1. Computers
  2. Display Drivers
  3. Graphics Cards
  4. Memory
  5. Motherboards
  6. Processors
  7. Software
  8. Storage
  9. Operating Systems


Facebook RSS Twitter Twitter Google Plus


Phoronix Test Suite

OpenBenchmarking.org

Linux 3.3-rc4 Kernel Fixes A Peculiar 32-bit Bug

Linux Kernel

Published on 18 February 2012 08:22 PM EST
Written by Michael Larabel in Linux Kernel
3 Comments

The Linux 3.3-rc4 kernel was released this Saturday evening after a peculiar 32-bit kernel bug had led to the release being delayed by a few days.

Linus Torvalds and others spent the past few days tracking down a complicated issue with the Linux 3.3 kernel whereby there would be floating-point state corruption resulting in a range of nasty problems. This FP corruption would result in crashes, Flash problems within the browser, the X input cursor moving sporadically, or other random issues.

This issue was tracked down to using a 32-bit x86 kernel on modern CPUs that support the AES-NI instruction set. Besides needing to be on a 32-bit AES-NI-capable kernel for CPUs that support the Advanced Encryption Standard instruction set, you also need to be using a wireless kernel driver that can utilize this hardware-acceleration for Advanced Encryption Standard encryption/decryption. When all these factors are met, you might have encountered this bug, which is fortunately now expected to be addressed in 3.3-rc4 and should in time be back-ported to stable kernels.

Intel supports AES-NI on their modern Sandy Bridge and most Clarkdale/Arrandale/Gulftown CPUs and AMD provides support for AES-NI with Bulldozer. All of these CPUs support x86_64, so you really should be using a 64-bit Linux kernel anyways and not a 32-bit kernel. If you still are using a 32-bit kernel on recent Intel/AMD hardware you should really consider moving to a 64-bit x86 kernel.

Besides fixing this 32-bit-kernel-with-AES-NI-and-WiFi-driver-causing-havoc bug, the 3.3-rc4 carries a variety of other bug-fixes too. There isn't anything else that stands out too much, although the old GMA500 driver was removed from staging now that there's the better Poulsbo driver. The old POHMELFS code was also dropped since now there's the new POHMELFS file-system.

One graphics-related note is that the Intel DRM driver with the Linux 3.3-rc4 kernel has decided to disable frame-buffer compression (FBC) for Sandy Bridge hardware as it's causing BLT ring problems with it running many times slower (up to 100x slower) or frequent lock-ups. The Intel developers aren't sure why having FBC causes the problem for Sandy Bridge, but this is their interim fix.

The Linux 3.3-rc4 kernel release announcement can be read at LKML.org. Some of the new features of the forthcoming Linux 3.3 kernel are talked about in this Phoronix article.

About The Author
Michael Larabel is the principal author of Phoronix.com and founded the web-site in 2004 with a focus on enriching the Linux hardware experience and being the largest web-site devoted to Linux hardware reviews, particularly for products relevant to Linux gamers and enthusiasts but also commonly reviewing servers/workstations and embedded Linux devices. Michael has written more than 10,000 articles covering the state of Linux hardware support, Linux performance, graphics hardware drivers, and other topics. Michael is also the lead developer of the Phoronix Test Suite, Phoromatic, and OpenBenchmarking.org automated testing software. He can be followed via and or contacted via .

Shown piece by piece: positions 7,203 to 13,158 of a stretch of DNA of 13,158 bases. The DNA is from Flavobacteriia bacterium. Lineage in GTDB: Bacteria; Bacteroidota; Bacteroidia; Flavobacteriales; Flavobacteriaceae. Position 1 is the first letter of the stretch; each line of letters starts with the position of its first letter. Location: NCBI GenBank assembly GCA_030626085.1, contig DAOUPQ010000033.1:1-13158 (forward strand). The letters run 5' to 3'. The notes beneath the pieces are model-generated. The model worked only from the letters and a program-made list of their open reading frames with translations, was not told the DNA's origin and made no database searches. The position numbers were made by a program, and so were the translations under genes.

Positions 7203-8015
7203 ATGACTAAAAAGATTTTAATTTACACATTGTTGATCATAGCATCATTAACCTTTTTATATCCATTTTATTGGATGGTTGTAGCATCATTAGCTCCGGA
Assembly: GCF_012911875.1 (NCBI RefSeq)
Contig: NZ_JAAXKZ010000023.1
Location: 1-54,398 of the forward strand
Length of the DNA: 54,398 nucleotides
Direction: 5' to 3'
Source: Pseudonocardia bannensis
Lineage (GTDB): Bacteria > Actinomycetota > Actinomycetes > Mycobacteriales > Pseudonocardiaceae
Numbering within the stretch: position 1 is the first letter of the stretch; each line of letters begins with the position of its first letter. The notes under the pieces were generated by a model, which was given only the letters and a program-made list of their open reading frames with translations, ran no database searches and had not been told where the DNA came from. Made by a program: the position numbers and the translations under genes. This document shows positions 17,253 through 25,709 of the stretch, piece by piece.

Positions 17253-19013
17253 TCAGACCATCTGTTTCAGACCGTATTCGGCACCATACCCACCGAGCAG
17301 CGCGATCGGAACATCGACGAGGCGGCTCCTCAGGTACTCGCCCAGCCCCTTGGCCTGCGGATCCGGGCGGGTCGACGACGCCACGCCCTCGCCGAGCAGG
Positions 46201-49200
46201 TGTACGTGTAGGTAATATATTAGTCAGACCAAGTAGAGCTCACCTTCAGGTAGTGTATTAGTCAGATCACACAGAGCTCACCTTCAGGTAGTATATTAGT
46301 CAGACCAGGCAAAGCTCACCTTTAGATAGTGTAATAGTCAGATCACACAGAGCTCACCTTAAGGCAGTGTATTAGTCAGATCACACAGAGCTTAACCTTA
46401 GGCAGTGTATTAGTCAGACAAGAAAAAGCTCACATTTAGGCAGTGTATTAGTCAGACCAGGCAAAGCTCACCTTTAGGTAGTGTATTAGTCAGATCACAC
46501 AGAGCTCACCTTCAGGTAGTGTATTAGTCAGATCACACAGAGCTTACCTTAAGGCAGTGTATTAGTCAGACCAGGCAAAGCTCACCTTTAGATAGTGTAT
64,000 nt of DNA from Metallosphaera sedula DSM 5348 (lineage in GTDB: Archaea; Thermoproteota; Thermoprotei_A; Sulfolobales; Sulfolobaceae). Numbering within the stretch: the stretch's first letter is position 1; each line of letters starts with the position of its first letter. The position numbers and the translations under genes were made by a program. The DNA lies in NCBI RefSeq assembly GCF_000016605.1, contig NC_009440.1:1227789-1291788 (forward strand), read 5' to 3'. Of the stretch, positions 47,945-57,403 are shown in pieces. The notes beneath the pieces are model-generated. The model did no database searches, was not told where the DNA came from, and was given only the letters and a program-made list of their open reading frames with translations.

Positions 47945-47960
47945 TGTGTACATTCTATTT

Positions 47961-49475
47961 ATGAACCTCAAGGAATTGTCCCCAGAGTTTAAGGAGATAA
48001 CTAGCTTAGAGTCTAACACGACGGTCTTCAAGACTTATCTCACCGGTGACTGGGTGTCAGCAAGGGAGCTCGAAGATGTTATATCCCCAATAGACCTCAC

Latest Articles & Reviews
  1. Khronos Group Announces Vulkan, OpenCL 2.1, SPIR-V
  2. Samsung 850 EVO SSD Linux Benchmarks
  3. Kubuntu 15.04 Is Turning Out Quite Nice, Good Way To Try Out The Latest KDE
  4. 5-Way Linux Distribution Comparison On The Core i3 NUC
  5. OCZ ARC 100 Linux SSD Benchmarks
  6. Lenovo ThinkPad X1 Carbon Works Great As A Linux Ultrabook
Latest Linux News
  1. Mesa 10.5 Release Brings Skylake Support, NIR IR
  2. Intel Has More Graphics Driver Code Ready For Linux 4.1
  3. Fedora 22 Alpha Will Be Released Next Tuesday
  4. KDE Makes More Progress On HiDPI Support
  5. QuIC Continues Contributing To Open-Source MDP DRM/KMS Driver
  6. Reported Steam Linux Usage Battles To Stay Above 1.0%
  7. Benchmarks Of The $129 8-Core 64-bit ARM Development Board
  8. Wine 1.7.38 Supports Themed Scrollbars, Updated Mono Engine
  9. Siemens Commits New Motherboard Support To Coreboot
  10. Nuntius: Delivering Android Notifications To The GNOME Desktop
Most Viewed News This Week
  1. Confirmed: Vulkan Is The Next-Gen Graphics API
  2. Xfce 4.12 Released After Nearly Three Years Of Work
  3. Valve Launches SteamOS Sale, Confirms A Lot Of New Linux Games
  4. 8cc: A Small C11 Compiler
  5. Unreal Engine Made Free By Epic Games
  6. Canonical's Latest Demo Of Ubuntu Unity 8 Convergence In Action
  7. Mozilla Thunderbird Adoption Climbs, Thunderbird 38 In May
  8. VLC 2.2 "Weathermax" Brings Better VP9 & H.265 Support